This development of the mind applies not only to small children but to teenagers as well.  Pecci’s work in a Northern California facility for youth offenders showed that when aggressive youths focus their minds on a puzzle as complex as chess, the tactics and strategy of the game help their judgment, concentration and systematic thinking (Pecci 23-26).  In turn, this helped them not have to constantly react to verbal or physical attack because through calculation they could anticipate situations and avoid physical aggression (Pecci 23-26).  One of the things that Pecci discovered in troubled teens was that if he worked with them one-on-one in chess and prompted them to engage in self-thinking, then they had a stronger motivation to take themselves seriously.  “Needless to say, there was a dramatic carryover from playing chess to improvement in concentration and learning in the classroom setting” (Pecci 25).

            The other book that I looked at was titled Every Move Must Have a Purpose by Bruce Pandolfini.  Now, an exciting fact about Pandolfini is that he was widely known as the coach for American chess champion and International Master Joshua Waitzkin.  Pandolfini agreed with Pecci in his own study of the teen mind.  He realized in his chapter “Play the Board Not the Player” that when an agitated teen talks aggressively, he then can be soothed by concentrating on a single puzzle, putting his energy and emotions into the game rather than using his fists on the street (Pandolfini 6-8).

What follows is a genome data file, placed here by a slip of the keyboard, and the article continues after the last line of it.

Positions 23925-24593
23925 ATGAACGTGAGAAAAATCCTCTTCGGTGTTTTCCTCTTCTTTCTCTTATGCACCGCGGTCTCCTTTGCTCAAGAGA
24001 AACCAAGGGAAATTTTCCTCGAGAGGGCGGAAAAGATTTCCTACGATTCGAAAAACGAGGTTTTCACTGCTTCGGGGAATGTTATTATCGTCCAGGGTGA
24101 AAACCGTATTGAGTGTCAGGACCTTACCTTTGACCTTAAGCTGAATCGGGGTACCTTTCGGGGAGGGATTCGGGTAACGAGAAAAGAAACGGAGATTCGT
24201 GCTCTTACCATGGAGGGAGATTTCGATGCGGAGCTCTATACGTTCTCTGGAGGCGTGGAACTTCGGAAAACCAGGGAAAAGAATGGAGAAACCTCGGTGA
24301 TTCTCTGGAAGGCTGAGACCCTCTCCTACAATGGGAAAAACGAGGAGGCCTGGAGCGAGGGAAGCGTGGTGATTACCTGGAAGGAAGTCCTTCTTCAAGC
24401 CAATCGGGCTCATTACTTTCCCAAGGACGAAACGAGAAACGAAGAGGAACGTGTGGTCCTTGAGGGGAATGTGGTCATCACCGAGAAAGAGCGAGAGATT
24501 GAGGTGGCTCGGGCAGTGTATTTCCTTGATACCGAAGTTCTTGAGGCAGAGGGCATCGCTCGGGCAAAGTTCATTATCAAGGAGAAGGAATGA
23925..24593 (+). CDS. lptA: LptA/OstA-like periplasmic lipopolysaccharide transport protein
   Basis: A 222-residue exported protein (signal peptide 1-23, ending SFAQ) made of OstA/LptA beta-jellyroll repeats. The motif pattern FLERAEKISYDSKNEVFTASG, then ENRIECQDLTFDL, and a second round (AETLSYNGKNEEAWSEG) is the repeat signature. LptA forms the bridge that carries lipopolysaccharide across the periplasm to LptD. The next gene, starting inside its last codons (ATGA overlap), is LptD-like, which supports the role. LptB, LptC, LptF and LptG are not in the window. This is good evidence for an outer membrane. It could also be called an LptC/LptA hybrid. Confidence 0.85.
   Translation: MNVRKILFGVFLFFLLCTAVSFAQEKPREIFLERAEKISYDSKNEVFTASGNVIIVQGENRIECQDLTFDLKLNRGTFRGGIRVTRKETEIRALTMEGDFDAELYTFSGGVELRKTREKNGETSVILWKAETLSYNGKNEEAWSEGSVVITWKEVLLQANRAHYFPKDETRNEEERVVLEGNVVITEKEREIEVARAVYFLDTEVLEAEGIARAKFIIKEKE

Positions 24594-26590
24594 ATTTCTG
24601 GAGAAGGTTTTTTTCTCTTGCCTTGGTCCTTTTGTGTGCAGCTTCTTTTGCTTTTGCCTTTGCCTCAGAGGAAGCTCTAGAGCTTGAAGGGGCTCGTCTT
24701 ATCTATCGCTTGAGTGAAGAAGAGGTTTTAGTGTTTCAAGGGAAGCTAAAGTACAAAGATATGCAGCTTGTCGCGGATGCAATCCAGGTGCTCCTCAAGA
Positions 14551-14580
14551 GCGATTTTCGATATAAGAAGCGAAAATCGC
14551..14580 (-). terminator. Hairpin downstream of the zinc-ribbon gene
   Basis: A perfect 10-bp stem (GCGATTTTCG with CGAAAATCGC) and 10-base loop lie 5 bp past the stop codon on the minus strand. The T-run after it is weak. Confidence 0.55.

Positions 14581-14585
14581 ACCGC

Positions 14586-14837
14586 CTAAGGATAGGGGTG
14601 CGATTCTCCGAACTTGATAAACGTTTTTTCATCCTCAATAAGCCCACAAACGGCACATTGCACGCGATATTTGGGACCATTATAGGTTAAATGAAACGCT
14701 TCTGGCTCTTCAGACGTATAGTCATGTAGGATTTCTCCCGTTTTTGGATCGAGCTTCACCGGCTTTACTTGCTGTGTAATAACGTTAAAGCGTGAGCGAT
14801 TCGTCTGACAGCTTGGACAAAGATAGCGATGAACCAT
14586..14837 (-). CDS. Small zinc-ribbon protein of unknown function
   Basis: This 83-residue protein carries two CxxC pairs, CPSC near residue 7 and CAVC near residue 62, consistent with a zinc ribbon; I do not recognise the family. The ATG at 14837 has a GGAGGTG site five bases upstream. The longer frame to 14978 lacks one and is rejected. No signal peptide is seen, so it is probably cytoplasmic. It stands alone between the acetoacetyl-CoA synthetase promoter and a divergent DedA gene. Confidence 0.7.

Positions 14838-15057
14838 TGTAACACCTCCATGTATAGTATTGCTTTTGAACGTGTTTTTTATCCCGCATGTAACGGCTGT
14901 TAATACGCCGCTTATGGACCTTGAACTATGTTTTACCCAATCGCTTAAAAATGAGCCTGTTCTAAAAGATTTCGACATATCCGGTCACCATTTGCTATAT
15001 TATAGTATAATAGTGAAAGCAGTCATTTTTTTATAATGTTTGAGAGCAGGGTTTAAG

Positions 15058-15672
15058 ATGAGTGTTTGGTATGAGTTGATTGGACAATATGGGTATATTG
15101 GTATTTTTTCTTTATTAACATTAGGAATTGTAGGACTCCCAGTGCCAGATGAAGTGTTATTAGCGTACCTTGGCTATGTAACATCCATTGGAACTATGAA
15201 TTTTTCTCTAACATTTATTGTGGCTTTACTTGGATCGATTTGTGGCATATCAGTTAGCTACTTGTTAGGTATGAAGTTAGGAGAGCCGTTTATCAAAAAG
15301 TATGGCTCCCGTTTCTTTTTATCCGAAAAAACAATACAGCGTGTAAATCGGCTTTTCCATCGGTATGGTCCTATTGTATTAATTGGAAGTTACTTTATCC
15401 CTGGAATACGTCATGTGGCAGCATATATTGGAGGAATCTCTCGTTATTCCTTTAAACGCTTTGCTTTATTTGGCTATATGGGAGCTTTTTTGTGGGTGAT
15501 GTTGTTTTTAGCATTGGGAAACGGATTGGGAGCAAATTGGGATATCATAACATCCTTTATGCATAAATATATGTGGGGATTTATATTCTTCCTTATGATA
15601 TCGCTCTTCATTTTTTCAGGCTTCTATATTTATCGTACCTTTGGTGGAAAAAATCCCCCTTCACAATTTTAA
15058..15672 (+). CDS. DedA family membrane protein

Through all of the research and feedback that I’ve gathered I have noticed the motif that chess improves so much in a human’s mind that it really should not be ignored and people should use it in a school’s curriculum.  One person who has greatly advocated for such inclusion in the curriculum is chess world champion and Grand Master Gary Kasparov, who has a foundation dedicated to teaching chess to kids.  His foundation’s opinion on including chess in the curriculum is clear:

 Founded by World Chess Champion Garry Kasparov, our mission is to bring the many educational benefits of chess to children throughout the United States by providing a complete chess curriculum and enrichment programs . . . The Foundation promotes the study of chess as a cognitive learning tool in curricular classes and after-school programs for elementary, middle and high schools, both in the public and private school sectors (“Our Mission”).

Once a person has become adept enough in chess, the knowledge that that person has gained will become “a partner in courage and imagination” for the rest of that person’s life (Pandolfini 104).

Works Cited

“Chess Improves Children's Reading Scores.” 2001. Chess-in-the-Schools. 12 Mar 2008 <>.

Evans, Larry. Telephone interview. 8 Mar 2008.

Irby, Lynn. "ADHD research." 2007. International Chess University. 12 Mar 2008 <>.

“Our Mission.” 2008. Kasparov Chess Foundation. 13 Mar 2008 <>.

Pandolfini, Bruce. Every Move Must Have a Purpose. New York: Hyperion, 2003.

Pecci, M.D., Ernest F. Chess: A Psychiatrist Matches Wits with Fritz. Walnut Creek, California: Pavior Publishing, 2001.

“Why Chess?” 2007. International Chess University. 12 Mar 2008 <>.

Yasner, Sara. Telephone interview. 8 Mar 2008.